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Zeus Kerravala | December 04, 2012 |

 
   

Plivo Gets Some Cash to Expand Its Service

Plivo Gets Some Cash to Expand Its Service Plivo's cloud-based API service is another step in the direction of moving communications to a true software model.

Plivo's cloud-based API service is another step in the direction of moving communications to a true software model.

It's December and that means "tis the season" to give and receive, and receive is what startup Plivo did this week. The company announced on Monday that it had closed a $1.75M seed round financing from the investment firms Andreesen Horowitz, Battery Ventures, Qualcomm and SV Angel. Plivo has a Unified Communications platform that's delivered as a service and, if executed upon, could disrupt the (already disruptive) hosted telephony space.

Founded in December 2011, and live now for several months, Plivo claims to have dozens of enterprise class customers. Considering that they've managed to acquire these customers a single year after launching the company (not the service), it makes sense that high-profile investors would be eager to take a chance on Plivo.

So, what's so different about Plivo versus other hosted telephony and UCaaS providers? Plivo should be thought of as platform for enterprises and service providers to build messaging and telephony (both fixed and mobile) integrated applications. While they can provide the cloud-based call control, it seems the company would rather connect into another provider's cloud for that functionality.

Plivo provides developers with a robust API set for functions that enable web applications to perform tasks such as making calls, sending SMS texts, fetching number lists, checking account details, transferring calls, call center functions and other features. If it needs call control, then customers can choose to use what Plivo has to offer or use their existing solution.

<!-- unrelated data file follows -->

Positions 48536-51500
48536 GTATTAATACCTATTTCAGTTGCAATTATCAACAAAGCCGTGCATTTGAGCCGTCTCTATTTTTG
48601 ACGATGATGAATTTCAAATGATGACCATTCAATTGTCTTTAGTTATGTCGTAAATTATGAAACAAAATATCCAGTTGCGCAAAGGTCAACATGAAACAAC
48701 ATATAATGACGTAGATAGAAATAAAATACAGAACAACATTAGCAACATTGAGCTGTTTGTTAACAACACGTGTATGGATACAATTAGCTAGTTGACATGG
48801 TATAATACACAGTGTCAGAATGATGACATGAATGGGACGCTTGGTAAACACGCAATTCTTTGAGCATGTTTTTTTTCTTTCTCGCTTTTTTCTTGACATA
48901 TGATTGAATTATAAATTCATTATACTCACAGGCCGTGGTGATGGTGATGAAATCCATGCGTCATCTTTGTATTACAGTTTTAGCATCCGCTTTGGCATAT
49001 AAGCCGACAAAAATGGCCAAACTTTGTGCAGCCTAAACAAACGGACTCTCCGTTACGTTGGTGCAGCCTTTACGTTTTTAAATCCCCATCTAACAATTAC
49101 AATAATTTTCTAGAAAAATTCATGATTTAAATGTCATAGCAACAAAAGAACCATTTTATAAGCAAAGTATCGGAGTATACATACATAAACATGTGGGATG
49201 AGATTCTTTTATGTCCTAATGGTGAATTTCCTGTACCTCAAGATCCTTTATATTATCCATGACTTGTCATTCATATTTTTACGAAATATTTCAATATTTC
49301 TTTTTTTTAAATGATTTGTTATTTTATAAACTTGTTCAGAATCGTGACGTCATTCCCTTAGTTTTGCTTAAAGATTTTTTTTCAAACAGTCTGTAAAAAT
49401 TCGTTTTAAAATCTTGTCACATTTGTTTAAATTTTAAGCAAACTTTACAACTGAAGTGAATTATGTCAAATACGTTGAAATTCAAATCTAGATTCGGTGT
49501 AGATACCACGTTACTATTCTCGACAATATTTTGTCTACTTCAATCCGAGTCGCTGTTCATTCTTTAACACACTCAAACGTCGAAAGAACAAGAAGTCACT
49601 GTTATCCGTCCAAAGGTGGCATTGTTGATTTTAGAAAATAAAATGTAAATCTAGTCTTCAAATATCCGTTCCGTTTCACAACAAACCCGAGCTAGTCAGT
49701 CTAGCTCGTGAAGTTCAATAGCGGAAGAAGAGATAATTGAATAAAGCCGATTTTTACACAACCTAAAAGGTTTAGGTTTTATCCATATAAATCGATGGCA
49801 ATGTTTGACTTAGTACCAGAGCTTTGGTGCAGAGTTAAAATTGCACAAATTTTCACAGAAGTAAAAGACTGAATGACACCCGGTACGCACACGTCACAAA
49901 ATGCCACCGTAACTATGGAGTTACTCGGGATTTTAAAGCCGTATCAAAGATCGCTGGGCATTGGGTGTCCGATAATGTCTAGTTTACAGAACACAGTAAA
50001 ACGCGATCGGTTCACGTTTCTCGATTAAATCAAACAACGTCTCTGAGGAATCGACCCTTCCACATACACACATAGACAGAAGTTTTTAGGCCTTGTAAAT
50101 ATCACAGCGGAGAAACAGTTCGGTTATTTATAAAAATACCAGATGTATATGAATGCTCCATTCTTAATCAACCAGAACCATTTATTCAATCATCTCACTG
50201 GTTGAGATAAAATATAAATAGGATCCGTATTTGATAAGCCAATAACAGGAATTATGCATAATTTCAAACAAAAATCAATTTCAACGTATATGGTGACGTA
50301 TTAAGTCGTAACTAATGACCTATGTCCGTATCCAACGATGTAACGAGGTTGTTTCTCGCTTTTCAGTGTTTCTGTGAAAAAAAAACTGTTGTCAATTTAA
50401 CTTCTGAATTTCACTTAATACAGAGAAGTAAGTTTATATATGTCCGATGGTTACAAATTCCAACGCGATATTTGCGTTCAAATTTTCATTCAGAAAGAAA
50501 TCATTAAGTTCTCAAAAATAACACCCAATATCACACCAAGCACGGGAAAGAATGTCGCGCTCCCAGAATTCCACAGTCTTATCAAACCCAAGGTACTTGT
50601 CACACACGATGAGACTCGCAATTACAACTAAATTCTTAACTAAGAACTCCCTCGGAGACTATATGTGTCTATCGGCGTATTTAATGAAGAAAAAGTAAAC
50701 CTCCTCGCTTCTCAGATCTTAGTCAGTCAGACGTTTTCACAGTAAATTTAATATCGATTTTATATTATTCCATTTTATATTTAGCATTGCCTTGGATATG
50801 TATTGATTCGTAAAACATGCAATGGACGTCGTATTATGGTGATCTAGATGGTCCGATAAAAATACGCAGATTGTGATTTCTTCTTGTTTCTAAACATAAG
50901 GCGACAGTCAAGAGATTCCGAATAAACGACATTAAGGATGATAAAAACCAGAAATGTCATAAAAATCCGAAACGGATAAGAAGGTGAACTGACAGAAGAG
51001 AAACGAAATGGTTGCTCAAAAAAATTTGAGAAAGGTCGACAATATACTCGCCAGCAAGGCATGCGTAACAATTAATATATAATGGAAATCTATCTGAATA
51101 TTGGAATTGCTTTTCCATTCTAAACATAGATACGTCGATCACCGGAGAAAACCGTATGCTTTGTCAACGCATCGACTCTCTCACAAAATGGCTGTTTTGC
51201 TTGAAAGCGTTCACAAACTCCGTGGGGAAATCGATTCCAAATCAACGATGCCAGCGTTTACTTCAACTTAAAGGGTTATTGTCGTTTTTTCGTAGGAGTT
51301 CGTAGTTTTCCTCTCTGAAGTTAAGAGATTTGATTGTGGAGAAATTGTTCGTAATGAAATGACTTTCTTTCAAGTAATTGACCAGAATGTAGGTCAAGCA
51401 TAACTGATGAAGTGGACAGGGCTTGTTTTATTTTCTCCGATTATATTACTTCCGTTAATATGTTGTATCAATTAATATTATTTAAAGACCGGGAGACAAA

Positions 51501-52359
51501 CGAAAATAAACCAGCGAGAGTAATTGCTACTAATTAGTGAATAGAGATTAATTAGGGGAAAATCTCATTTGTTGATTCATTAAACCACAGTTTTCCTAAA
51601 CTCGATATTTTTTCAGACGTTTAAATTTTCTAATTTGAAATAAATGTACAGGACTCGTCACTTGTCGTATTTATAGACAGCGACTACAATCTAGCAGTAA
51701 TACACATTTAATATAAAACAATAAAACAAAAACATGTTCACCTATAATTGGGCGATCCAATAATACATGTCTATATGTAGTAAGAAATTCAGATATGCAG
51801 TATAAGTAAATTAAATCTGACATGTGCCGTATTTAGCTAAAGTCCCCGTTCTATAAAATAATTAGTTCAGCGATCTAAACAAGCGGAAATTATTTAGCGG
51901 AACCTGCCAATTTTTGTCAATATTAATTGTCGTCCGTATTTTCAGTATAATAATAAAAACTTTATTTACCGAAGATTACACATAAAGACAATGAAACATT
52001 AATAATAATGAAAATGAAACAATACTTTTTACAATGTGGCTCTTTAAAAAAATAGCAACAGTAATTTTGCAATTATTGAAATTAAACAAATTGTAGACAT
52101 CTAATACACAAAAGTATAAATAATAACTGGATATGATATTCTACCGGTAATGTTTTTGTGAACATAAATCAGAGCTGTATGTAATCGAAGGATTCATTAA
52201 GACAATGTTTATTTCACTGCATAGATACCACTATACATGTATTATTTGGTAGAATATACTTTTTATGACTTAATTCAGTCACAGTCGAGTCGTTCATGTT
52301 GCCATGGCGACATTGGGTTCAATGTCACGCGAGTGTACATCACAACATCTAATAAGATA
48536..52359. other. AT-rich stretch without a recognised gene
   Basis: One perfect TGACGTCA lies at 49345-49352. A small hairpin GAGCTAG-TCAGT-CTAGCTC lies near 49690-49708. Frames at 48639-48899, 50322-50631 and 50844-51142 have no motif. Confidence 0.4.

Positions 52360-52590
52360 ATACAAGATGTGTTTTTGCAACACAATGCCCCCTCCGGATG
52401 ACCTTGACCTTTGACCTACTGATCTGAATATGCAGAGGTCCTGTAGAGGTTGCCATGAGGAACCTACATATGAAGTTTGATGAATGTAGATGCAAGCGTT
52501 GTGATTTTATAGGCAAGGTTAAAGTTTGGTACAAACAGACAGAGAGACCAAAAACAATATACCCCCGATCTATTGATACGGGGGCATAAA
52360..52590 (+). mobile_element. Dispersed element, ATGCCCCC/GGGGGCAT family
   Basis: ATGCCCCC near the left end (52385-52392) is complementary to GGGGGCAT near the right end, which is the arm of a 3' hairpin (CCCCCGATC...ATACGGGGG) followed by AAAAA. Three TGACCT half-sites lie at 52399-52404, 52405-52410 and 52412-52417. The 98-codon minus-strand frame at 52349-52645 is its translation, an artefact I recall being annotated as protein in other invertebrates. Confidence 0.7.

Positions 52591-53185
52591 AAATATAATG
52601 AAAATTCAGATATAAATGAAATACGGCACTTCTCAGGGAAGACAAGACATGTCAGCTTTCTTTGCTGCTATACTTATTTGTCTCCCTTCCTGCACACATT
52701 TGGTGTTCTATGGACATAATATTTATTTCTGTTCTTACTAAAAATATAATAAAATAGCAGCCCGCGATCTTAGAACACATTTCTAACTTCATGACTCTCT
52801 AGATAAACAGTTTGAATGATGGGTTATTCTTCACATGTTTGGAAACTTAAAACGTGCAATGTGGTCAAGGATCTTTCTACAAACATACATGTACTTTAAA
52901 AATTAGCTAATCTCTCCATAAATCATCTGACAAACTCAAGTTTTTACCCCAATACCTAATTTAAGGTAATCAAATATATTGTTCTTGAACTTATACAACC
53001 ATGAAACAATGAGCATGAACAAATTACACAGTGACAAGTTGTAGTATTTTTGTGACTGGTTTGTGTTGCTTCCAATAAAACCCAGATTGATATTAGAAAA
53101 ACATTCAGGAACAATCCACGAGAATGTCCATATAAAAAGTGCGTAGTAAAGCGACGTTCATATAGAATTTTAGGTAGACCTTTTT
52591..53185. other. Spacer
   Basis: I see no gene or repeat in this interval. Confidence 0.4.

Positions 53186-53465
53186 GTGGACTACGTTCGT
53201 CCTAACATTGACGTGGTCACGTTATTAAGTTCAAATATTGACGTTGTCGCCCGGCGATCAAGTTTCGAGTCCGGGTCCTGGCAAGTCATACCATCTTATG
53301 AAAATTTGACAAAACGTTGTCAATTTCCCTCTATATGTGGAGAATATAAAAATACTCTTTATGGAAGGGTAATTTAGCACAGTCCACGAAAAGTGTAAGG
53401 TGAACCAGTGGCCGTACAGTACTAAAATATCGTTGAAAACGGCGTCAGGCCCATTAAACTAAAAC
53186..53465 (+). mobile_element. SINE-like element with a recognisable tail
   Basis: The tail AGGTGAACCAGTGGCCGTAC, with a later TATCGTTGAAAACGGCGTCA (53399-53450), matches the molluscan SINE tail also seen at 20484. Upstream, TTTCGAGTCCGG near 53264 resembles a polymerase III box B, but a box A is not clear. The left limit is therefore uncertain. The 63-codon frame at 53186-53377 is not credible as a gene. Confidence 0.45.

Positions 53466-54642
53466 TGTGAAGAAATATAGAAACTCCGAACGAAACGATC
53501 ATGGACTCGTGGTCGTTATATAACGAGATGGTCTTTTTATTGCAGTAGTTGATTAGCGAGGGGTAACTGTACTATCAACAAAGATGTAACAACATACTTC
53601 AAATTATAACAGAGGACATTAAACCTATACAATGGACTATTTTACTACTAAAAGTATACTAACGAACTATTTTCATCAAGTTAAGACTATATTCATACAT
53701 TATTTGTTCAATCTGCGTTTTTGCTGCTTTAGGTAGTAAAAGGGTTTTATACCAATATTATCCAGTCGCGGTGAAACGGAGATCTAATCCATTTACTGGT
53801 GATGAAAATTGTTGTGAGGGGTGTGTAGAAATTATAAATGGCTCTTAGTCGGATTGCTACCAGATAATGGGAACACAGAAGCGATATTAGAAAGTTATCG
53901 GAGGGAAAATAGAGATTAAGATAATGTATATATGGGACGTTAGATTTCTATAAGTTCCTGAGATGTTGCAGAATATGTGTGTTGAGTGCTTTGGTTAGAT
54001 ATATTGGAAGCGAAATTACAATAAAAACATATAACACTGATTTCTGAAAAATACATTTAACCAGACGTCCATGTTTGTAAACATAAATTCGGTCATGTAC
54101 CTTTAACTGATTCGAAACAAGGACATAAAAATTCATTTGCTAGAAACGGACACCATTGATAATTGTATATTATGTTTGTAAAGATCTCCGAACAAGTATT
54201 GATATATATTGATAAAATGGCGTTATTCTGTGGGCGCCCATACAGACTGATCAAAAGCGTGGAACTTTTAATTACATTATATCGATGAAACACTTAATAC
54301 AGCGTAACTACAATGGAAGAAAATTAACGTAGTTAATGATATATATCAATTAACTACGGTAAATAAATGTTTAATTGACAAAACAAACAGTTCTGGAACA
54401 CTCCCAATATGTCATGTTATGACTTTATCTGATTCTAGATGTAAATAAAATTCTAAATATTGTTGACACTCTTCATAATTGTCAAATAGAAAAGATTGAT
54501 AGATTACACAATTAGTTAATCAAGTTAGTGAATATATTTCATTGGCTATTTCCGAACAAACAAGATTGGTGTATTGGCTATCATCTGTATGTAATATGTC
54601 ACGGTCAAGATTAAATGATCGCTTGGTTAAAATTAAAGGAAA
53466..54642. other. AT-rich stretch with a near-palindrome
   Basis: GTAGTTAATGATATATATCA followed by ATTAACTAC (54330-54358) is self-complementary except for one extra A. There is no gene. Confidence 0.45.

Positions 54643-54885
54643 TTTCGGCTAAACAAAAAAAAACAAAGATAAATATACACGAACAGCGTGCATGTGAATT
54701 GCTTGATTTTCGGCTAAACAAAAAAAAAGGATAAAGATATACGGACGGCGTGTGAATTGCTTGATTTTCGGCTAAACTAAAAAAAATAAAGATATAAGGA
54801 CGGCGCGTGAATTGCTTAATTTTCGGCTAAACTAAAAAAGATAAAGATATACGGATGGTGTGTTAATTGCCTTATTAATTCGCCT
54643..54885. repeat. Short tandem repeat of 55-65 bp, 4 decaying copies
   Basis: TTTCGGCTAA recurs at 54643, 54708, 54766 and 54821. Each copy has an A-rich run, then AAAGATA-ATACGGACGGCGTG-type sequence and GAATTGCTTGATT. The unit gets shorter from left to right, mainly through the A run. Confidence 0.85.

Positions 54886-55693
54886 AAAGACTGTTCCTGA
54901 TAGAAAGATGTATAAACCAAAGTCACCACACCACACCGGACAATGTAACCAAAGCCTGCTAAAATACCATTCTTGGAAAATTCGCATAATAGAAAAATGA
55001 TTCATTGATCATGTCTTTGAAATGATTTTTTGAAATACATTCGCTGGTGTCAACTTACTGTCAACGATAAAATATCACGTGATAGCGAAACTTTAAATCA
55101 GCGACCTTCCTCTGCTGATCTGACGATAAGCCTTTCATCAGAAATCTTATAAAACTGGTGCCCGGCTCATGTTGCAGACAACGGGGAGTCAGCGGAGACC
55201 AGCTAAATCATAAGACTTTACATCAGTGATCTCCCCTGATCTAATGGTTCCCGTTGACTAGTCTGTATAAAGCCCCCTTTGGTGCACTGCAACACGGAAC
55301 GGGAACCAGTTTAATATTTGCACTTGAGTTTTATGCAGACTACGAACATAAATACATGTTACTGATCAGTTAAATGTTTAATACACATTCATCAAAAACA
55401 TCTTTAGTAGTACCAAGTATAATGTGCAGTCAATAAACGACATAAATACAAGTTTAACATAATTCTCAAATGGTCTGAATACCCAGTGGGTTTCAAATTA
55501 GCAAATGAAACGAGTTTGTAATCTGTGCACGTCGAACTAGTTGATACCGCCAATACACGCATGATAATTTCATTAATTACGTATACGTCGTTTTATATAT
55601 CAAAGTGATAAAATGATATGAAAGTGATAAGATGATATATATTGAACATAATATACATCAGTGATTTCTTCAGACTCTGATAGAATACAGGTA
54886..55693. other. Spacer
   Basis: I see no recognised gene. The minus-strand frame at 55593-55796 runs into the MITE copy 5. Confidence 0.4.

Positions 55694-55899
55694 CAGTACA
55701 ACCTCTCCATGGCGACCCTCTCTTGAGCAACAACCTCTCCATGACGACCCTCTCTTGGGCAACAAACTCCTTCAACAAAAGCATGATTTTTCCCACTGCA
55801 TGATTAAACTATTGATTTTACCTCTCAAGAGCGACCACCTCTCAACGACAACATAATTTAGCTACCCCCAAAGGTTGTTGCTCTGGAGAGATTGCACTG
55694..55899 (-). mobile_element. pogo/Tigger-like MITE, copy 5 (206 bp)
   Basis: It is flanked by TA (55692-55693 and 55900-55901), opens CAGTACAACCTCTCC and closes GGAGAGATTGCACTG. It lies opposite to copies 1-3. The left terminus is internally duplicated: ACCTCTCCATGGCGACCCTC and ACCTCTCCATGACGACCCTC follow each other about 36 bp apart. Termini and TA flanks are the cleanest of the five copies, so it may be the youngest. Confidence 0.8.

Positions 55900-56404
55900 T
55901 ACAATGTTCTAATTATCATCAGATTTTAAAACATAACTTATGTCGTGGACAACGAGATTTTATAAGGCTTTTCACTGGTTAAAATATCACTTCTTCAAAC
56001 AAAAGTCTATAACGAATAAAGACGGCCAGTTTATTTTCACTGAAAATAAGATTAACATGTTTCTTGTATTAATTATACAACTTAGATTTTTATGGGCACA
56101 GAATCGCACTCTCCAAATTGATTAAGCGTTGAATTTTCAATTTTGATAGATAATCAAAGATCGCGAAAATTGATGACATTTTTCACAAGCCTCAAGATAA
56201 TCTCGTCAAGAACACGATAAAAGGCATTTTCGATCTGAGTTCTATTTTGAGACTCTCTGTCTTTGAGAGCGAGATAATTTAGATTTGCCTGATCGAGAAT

Plivo's overall approach is somewhat similar to what Twilio has been doing in this space with cloud-based communications APIs, though the companies are pursuing somewhat different models, as this article states.

The approach Plivo took in building the service will make them a strong player in this market for years to come. The service was built from the ground up to provide communications platform services.

The company seems to have taken a best of breed approach when it comes to how the service was architected as well. Plivo has leveraged a series of best of breed partners to build anything that wasn't core. Partners include Softlayer, Rackspace, Internap and others.

This is a great example of how the cloud should be leveraged for anyone to build a service: Take a hybrid approach to the underlying network and IT architecture and then build on top of it. The result? A robust, rich service that took under a year to build from company launch.

So this leaves the question of whether what Plivo does will be something enterprises will actually buy or not. The answer to this depends on who you talk to within a company's IT department. The reason why we haven't seen many services like this before, nor have we really had a lot of demand for it, is because the industry simply wasn't ready for it. I think we're finally coming toward a mode where we think of telephony and UC as something that's architecturally different than legacy telephony.

Historically the phone systems we had were these fully integrated "boxes" that had all the functionality built right into them. We then shifted to IP and built exactly the same thing, just with IP interfaces on them. The name "IP PBX" was accurate, as that's what these systems really were.

Slowly but surely though, this industry has been shifting (more slowly than I think most of us would have liked) away from this model to one that looks and feels more like a real software model. Cisco, Avaya, Microsoft, etc. all have platforms that allow the buyer to build applications that interface with their systems. But what happens when a company really needs to build an application with a specific function and it's not available from the telephony provider? Wait six months for the next software release.

That's where a service like Plivo comes in. Leverage the cloud platforms for the additional functionality.

This model is becoming more and more common in the IT industry, which is the model that the communications industry has been following now for a number of years. The webification of this industry has the potential to unleash a wave of innovation that will create a "rising" tide for not just the likes of Plivo but the whole industry.



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